Bonus highlight: Barry and Jay discover "Limbo" in this era, a world that protects the time stream...discovering the abilities of their speed powers to age themselves!
Part IV: Those Who Ride the Lightning
When Barry died to save the multiverse, publishers looked to other characters to fulfill his role. Wally was "de-powered" and disconnected from the Speed Force, previously having been able to run past the speed of light, but now, only just past the speed of sound. Most issues are "retrospective" issues, setting the table for Wally stories without really blazing any new trails. Now, his metabolism is accelerated and he has to eat an enormous amount of calories to maintain his powers, grounding him.
The Wally stories and Bart Story don't really go anywhere or explain to you where the character is at, and they're hardly a celebration of the character. You'd think that in all their years of publication, there would be better single-issue introductions to these characters' legacies as the Flash. This is partly due to the decompression of comics as you weren't going to get a full story in a single issue anymore, and the collection is worse off for it.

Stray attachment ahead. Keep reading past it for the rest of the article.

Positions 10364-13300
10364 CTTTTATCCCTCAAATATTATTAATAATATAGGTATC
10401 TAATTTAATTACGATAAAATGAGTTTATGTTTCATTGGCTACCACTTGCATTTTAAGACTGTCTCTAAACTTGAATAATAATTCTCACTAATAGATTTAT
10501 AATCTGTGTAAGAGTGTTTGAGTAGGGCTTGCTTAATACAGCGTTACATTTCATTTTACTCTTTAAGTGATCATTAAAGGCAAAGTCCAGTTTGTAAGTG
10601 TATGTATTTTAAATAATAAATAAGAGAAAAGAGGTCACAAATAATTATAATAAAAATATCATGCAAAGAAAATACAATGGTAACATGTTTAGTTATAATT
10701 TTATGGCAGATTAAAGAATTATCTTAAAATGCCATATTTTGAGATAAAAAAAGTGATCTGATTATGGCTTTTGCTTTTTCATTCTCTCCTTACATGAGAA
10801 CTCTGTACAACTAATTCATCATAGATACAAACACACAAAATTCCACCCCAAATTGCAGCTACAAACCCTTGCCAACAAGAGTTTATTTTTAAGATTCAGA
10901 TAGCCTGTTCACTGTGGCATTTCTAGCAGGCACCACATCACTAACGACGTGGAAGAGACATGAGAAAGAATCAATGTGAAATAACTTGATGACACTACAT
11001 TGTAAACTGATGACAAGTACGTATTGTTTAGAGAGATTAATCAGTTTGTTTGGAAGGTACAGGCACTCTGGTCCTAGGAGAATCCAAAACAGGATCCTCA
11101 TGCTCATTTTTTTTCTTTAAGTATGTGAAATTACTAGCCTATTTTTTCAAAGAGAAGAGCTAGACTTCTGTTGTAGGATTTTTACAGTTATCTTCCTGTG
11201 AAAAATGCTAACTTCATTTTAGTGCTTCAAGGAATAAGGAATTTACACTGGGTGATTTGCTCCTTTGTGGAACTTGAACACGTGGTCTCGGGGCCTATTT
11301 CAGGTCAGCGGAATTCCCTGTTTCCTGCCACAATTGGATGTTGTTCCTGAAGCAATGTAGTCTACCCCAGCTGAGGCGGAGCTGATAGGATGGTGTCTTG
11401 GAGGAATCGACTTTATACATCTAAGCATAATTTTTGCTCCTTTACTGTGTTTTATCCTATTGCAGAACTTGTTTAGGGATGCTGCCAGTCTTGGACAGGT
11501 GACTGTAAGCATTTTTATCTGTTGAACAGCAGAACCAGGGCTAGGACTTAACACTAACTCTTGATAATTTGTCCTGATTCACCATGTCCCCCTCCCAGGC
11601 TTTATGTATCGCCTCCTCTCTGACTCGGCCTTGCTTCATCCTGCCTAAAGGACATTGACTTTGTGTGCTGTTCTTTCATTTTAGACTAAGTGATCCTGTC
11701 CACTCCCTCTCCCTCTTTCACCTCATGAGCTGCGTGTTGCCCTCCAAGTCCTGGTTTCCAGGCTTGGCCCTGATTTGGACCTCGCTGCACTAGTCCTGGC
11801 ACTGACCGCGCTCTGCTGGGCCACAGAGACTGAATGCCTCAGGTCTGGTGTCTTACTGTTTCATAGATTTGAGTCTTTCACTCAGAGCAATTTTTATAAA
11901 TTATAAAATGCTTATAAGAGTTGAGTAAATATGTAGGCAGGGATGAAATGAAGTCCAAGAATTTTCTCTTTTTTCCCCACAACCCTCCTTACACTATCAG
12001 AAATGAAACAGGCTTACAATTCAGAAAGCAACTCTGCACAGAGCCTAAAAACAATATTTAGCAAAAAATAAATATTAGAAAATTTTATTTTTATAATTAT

This part ends with the first issue of The Flash: Rebirth, another single issue that hardly tells its own story. At this point in the collection, there are just too many cliffhangers for you to be able to follow along appropriately, and it's more a potpourri of #1's to tempt you to read the actual collections, like the Flash by Mark Waid collections or the Impulse collections. This part could have been so much better and that's a shame.
Part V: Lightning Fast Action
The final part only has two issues, presumably because these are the comics that are coming right now and ones you ought to be reading already, eh? They're the final issue of Flashpoint, and the 9th issue of New 52 Flash, and they're gorgeous to behold. But again, they're only single issues of a larger story that you really need the Foreword to explain to you, and they are worse off for it.
To read the stories of the Flash, is to read the stories of the DC Universe itself. It was the Flash who discovered the multiverse, the Flash who died to save the multiverse, and finally the Flash to birth the New 52 universe to life. Overall, that's the narrative of this collection, and it's one of the cooler ones in my opinion. The Barry stories are clearly the winners here, but they really should have done a better job with the Wally and Bart stories. They could have; they just didn't.
One of the other detriments is the single-issue format, when comics as a genre shifted over to more decompressed storytelling, yet this collection only includes single issues. To be hanging on a cliff is one of the worst feelings as a reader, and you're left with that feeling multiple times in this collection.
For Silver Age Flash stories, go no further than the DC Comics Classics Library: The Flash of Two Worlds and then The Silver Age collections. For Wally stories, start with the Flash by Mark Waid and then by Geoff Johns collections. Just don't start with this one.